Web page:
I have a 1965 full-size Buick with front and rear drum brakes which has been in storage for several years. I never used the parking brake even when I used it as a daily driver so it's been engaged maybe twice since 1991.

I've moved from a non-inspection state (Illinois) to an inspection state (Delaware) and intend to have the car shipped out and re-registered/titled in my new location.

Per the guidelines on the Delaware DMV Website my car is old enough that it is exempt from the emissions and fuel pressure tests but there is mention of a brake test. When I have tested my newer vehicles (2005+) this has been as straightforward as stopping the car when/where the tech tells me to but given how much the testing seems to vary based on vehicle age the requirements in practice may be different. I would hate to be asked to apply the parking brake and have it catch but not release.

Even without implications from the inspection, it would be good to know that the parking brake does, in fact, work.

With that in mind, I have some questions.

  1. What can I look for before I even try applying the parking brake? Are there parts I should lubricate, or indicators that I should pull the drums right away?
  2. Is there a good initial way to test the effectiveness of the parking brake other than putting the car in neutral and giving it a push?
  3. Is it possible for the parking brake to engage and not release? If this happens, what can I do to get it unstuck?

I have some experience wrenching on the car and generally enjoy it (I swapped the single master cylinder with a dual and replaced the brake lines and replaced the heater core) so I'd like to do the work myself if I can.

  • Why not just drive the car at 15-20 mph in front of your house and hit the emergency brake? The normal brakes will still work even if it doesn't, so there's no real risk or danger unless I'm missing something.
    – JPhi1618
    Commented Jun 7, 2016 at 16:58
  • I think you are over thinking this. Test the brakes and if they do not work investigate and fix. Worst case scenario is replacing the cable and rebuilding the brake drums. I'd consider rebuilding the drums and replacing the cable anyways -- because even if you test them and the work and you pass the test, that doesn't mean they will work if/when you ever need to use them. Commented Jun 12, 2016 at 13:25

1 Answer 1


According to this Delaware DMV page, the parking brake must stop a vehicle in 54 feet from 20 mph. For reference, the foot brake has to stop the car in 20' from the same speed. It doesn't sound like you're registering the car as an antique/collector, but if you do, you only have to pass the inspection once.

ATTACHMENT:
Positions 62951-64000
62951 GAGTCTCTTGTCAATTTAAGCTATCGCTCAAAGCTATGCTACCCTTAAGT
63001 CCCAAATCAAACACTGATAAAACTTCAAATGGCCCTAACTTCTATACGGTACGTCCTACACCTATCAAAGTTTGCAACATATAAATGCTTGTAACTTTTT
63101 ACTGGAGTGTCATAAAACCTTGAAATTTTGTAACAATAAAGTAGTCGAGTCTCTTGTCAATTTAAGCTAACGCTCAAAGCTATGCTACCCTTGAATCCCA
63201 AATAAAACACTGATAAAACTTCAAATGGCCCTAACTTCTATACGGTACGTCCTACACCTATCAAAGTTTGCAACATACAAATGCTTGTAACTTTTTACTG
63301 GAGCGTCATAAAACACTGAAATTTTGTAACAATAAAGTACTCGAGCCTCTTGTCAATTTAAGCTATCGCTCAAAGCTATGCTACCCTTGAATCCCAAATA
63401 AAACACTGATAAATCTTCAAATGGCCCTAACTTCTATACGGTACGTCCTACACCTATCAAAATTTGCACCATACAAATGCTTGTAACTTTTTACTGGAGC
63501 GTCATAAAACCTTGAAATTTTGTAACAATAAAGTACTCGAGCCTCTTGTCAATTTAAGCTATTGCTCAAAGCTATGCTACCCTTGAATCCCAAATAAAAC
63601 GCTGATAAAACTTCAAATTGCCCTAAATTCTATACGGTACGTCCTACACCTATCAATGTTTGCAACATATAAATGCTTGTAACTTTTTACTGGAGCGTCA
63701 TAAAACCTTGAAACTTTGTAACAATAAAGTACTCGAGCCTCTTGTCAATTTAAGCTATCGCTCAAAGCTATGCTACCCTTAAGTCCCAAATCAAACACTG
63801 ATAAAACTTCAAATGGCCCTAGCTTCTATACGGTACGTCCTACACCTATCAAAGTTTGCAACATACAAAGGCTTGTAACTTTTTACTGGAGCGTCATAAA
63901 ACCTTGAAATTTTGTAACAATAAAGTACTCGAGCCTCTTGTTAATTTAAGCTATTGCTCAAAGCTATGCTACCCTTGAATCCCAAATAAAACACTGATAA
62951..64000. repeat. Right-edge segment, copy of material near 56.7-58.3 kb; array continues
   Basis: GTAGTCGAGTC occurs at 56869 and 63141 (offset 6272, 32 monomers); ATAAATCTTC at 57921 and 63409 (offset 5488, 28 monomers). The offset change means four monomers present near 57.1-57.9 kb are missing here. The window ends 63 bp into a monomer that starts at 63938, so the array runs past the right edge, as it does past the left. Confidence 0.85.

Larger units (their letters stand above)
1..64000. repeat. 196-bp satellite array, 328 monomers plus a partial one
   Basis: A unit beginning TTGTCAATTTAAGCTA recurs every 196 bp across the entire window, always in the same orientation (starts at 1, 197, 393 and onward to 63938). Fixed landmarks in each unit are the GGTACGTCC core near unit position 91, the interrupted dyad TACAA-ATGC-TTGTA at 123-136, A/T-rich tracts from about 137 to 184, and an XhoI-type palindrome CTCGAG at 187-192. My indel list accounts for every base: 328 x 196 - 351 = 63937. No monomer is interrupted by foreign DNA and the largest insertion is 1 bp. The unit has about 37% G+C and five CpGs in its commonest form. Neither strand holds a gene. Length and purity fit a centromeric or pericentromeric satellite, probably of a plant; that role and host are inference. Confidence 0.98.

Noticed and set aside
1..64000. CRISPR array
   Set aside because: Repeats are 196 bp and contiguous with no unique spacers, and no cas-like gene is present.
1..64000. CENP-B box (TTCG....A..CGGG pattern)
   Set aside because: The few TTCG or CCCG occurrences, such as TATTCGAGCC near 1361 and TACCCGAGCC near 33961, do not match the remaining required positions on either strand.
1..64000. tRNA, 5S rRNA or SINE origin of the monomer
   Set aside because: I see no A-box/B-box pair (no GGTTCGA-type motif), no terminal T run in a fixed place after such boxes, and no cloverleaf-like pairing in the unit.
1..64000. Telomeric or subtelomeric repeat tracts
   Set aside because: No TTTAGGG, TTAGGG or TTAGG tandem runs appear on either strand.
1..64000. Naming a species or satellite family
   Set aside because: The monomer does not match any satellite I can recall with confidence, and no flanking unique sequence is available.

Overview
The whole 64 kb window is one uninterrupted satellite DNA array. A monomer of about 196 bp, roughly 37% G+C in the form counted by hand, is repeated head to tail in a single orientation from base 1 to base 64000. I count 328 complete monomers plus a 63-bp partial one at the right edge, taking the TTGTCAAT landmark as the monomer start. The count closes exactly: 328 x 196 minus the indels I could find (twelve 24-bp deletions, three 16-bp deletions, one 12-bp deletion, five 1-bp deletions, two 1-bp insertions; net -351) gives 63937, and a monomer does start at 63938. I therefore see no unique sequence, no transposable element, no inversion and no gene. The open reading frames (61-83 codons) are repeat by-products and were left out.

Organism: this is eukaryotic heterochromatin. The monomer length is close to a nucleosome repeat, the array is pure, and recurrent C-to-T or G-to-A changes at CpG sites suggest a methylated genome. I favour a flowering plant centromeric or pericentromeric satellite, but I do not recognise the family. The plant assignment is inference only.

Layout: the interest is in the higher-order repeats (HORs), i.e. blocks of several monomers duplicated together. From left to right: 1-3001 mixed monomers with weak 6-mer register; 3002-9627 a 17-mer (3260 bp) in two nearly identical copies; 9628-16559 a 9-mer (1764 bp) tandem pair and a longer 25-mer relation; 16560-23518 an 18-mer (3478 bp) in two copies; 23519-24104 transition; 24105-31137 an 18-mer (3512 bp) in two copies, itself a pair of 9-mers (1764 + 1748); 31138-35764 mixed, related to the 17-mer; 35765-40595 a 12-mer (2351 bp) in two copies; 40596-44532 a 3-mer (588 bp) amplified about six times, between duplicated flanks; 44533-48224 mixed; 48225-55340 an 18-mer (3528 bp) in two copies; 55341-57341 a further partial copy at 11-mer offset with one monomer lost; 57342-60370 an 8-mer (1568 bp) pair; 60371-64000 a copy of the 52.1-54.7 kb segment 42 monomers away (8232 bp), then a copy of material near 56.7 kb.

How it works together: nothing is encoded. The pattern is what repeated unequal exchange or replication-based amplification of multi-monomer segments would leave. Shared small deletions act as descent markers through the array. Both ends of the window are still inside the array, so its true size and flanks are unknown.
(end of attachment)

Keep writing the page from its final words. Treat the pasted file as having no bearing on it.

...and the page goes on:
As for checking the function of the brake, I think the best way to find out is to get the car situated in a garage, or somewhere you can jack it up if necessary, and apply the brake. To test it without having to move, simply put the car in gear and see if the brake holds it.

If the brake does not hold the car, jack up the rear of the vehicle, remove the wheels, and adjust the parking brake. There should be a small window in the drum through which you can access and tighten the cable. Do so until you cannot spin the drum, then back off slightly until you can. Slight rubbing will go away in time but is not desirable. A quick search for 'parking brake adjustment' should provide a few videos that will give you a general idea of what to look for.

If the brake does not release, you can try pulling and releasing the lever repeatedly, bouncing your weight on the stuck corner of the vehicle, putting the vehicle in drive/reverse, or taking the wheel off and hitting the drum with a rubber mallet. If the brake still will not release, you may have to manually loosen the cable as described earlier, and bust out the anti-seize/rust spray (I prefer PB Blaster) and trace the line from the lever to the drums.

Worst case scenario, you'll need to replace the cable all-together, but it sounds like your combination of rarely using the brake, and generally taking care of this old beast shouldn't have worn the cable beyond the point of no return.

Good luck!

  • 2
    I would also recommend first cleaning and putting a little grease on each end of the parking brake cable where it enters the cable sleeve. Commented Jun 7, 2016 at 18:47
  • 2
    Might want to clean/grease BEFORE trying it. should reduce changes of it getting stuck.
    – rpmerf
    Commented Jun 8, 2016 at 12:06
  • 1
    @MarkStewart I didn't recommend greasing the cable first under the doctrine of "if it ain't broke". There is of course the chance that the cable is seized and will break if OP tries to pull it before applying grease, but it's so corroded that it breaks, it will need to be replaced anyways. Commented Jun 9, 2016 at 14:39

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